Elder fraud is a big problem in the senior community. Learn how you can protect yourself or a senior loved one in this guide.
There are over 7.8 million incidents of elder fraud every year. This highlights the urgency for individuals and families to proactively protect our seniors.
With the advancement of technology and the increasing sophistication of fraudsters, it is crucial to raise awareness and implement effective strategies to safeguard our elderly population. By understanding the common types of elder fraud and what can be done about it, we can create a safer environment for seniors.
If you have a senior in your life, they may need your help. Keep reading to learn what you can do to empower them against elder financial abuse and the like.
Education and Awareness
Often, seniors won’t know what a scam looks like. Without proper education and awareness, scammers can target their victims over and over again.
To stop this in your neighborhood you can organize workshops, community events, or information sessions. These events can teach seniors the most common types of fraud like identity theft, telemarketing scams, and investment fraud.
By providing real-life examples, awareness is enhanced. Their skepticism towards suspicious requests or offers will also increase as a result.
Maintain Open Communication
Aim to maintain healthy open communication for seniors in your family. This is crucial to their well-being.
Please encourage them to share their experiences, concerns, or encounters with suspicious individuals or activities. By fostering an environment of trust, seniors will feel comfortable seeking advice and guidance from their loved ones, thus reducing their vulnerability to fraud.
Strengthen Financial Literacy
You want the seniors in your life to feel empowered with financial literacy. By doing so, you’ll enhance their ability to detect and avoid fraudulent schemes.
Things like financial statements, bills, and contracts must be understood thoroughly. You could even encourage them to consult with a trusted financial advisor or power of attorney. This is especially crucial before making significant financial decisions.
Equipping seniors with the necessary knowledge will enable them to make informed choices and protect their assets.
Stay Involved in Their Financial Affairs
You’ll also want to regularly check in with them on their financial affairs. Be sure not to be too intrusive in the matter. As you stay informed, you’ll be able to quickly identify any unusual activity that might lead to elder abuse or fraud.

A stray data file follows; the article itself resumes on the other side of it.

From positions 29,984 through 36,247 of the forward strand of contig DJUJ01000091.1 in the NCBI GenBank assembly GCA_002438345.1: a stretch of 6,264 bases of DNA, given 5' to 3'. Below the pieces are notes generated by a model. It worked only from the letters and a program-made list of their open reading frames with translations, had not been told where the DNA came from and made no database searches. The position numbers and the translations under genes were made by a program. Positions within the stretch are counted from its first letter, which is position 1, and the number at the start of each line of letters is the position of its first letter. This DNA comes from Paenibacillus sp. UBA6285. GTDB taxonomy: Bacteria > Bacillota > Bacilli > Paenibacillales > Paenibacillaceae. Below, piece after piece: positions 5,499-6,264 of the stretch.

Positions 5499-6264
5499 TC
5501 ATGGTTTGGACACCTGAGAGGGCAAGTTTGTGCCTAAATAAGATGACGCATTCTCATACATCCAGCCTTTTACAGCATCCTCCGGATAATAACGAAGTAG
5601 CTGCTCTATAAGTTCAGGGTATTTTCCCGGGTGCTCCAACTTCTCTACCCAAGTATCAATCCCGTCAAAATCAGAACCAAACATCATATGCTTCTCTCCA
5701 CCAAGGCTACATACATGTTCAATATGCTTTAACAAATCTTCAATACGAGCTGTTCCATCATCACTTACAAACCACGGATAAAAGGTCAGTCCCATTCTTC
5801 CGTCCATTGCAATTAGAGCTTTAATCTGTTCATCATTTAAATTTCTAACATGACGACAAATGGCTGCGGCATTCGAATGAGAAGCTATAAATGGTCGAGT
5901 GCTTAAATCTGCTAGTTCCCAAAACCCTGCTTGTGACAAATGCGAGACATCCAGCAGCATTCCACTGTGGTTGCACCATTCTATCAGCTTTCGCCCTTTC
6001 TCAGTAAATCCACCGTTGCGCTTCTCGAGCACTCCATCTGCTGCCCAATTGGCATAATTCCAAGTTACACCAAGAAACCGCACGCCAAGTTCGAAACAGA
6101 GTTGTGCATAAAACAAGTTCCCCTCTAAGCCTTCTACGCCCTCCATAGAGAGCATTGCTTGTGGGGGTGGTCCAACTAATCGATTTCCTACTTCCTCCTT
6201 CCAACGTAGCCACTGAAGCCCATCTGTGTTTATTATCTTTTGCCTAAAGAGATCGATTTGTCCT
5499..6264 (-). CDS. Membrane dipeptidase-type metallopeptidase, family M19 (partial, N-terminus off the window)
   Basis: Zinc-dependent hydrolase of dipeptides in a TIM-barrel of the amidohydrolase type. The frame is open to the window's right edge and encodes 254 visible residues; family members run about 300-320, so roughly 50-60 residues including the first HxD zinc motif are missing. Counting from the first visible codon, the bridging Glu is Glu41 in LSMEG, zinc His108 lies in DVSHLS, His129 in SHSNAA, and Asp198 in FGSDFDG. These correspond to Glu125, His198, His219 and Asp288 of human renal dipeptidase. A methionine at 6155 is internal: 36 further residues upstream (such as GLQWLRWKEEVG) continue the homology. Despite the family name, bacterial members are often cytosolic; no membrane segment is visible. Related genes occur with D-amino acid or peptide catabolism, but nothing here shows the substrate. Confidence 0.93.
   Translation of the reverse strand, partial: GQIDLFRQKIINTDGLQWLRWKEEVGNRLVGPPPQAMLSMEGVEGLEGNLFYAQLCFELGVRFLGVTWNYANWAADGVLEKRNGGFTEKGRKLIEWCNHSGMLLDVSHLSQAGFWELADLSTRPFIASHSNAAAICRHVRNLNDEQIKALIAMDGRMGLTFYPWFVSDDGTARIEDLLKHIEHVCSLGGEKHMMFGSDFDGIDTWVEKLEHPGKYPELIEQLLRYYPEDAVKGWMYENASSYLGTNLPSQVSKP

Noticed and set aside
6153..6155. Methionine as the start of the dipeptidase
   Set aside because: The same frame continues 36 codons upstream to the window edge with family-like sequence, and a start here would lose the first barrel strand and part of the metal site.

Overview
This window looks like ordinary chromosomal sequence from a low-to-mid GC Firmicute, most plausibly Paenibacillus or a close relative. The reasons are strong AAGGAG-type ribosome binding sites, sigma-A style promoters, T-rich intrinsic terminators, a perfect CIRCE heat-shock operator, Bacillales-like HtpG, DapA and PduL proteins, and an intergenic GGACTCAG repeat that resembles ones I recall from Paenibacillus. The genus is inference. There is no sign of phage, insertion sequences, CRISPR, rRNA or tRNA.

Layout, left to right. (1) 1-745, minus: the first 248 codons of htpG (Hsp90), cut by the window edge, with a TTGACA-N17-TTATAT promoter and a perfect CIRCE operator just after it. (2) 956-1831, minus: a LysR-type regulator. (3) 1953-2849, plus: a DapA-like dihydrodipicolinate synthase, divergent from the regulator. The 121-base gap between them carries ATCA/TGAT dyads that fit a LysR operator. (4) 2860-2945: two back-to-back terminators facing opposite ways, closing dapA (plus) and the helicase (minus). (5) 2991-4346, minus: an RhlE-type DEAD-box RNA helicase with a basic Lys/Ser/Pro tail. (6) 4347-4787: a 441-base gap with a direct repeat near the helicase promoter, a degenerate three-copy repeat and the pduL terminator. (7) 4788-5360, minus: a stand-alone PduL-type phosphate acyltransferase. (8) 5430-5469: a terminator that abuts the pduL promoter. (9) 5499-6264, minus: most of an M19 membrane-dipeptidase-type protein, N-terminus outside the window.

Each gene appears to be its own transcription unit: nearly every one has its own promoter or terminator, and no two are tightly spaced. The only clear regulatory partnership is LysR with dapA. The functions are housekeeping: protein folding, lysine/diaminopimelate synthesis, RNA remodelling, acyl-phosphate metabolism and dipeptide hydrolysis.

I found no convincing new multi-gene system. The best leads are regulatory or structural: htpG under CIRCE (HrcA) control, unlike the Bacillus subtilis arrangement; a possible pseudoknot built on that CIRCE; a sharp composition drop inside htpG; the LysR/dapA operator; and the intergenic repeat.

Implement Robust Privacy Measures
Another thing you can do to cut down on elder fraud is for them to practice good online hygiene. This is because fraudsters will often exploit personal information to perpetrate scams.
They should update their passwords regularly and avoid suspicious emails or messages. Tell them to refrain from sharing any sensitive information over the phone or online too.
Teach them about the dangers of clicking on suspicious links. Their software and apps should stay up to date as well. This will help to prevent any vulnerabilities scammers may exploit.
Stay Updated on Scams
These days, it pays to stay updated and informed on all things scams. Thankfully, it’s easy to do so via organizations like the Federal Trade Commission (FTC) and the Federal Bureau of Investigation (FBI).
These organizations provide plenty of resources and alerts on emerging elder financial abuse. We advise you and the seniors in your life to subscribe to their newsletters and follow their social media accounts. You always want to be one step ahead of the scammers.
Monitor Financial Transactions
Seniors may also need assistance with their regular financial transactions. Encourage them to review bank statements, credit card bills, and other financial documents.
You may even consider setting up alerts or notifications to receive updates on account activity. You want them to develop privacy practices such as 2FA (two-factor authentication) etc.
Encourage Peer Support and Social Engagement
Loneliness and isolation are a recipe for scammers to prey on. This is when elder fraud is more likely to happen.
Encourage them to participate in social activities, clubs, or senior centers to build a strong support network. By engaging with peers, seniors can share experiences and knowledge about potential scams, offering each other guidance and support.
Be Cautious of Unsolicited Contacts
Warn seniors about the dangers of responding to unsolicited emails, phone calls, or door-to-door salespeople. Fraudsters often employ persuasive tactics. They’ll create a sense of urgency or excitement to trick seniors into making hasty decisions.
Encourage seniors to verify the identity of unknown callers or visitors.
Seek Legal Advice for Estate Planning
Encourage seniors to consult with an attorney to create or update their estate plans, wills, and trusts. A well-drafted estate plan can protect their assets, ensure their wishes are followed, and minimize the risk of fraud or exploitation during times of vulnerability.
Establish a Do Not Call List
Is the senior in your life receiving a lot of unwanted spam calls? Put them on the National Do Not Call Registry. It won’t cut out all spam calls but it will significantly reduce the frequency.
Take a Defiant Stand Against Elder Fraud
Protecting seniors from elder fraud requires a comprehensive approach. This involves education, awareness, communication, etc.
Implement the suggested strategies in our post. When you do, you’ll be well on your way to protecting the seniors in your life.
Combating elder abuse is a sign of showing respect to seniors. It also ensures that they’ll enjoy their golden years that much more.
Remember, there is strength in numbers. If you’re experiencing elder fraud in your family, we’re here to help. Do not hesitate to contact Johnson/Turner Legal today!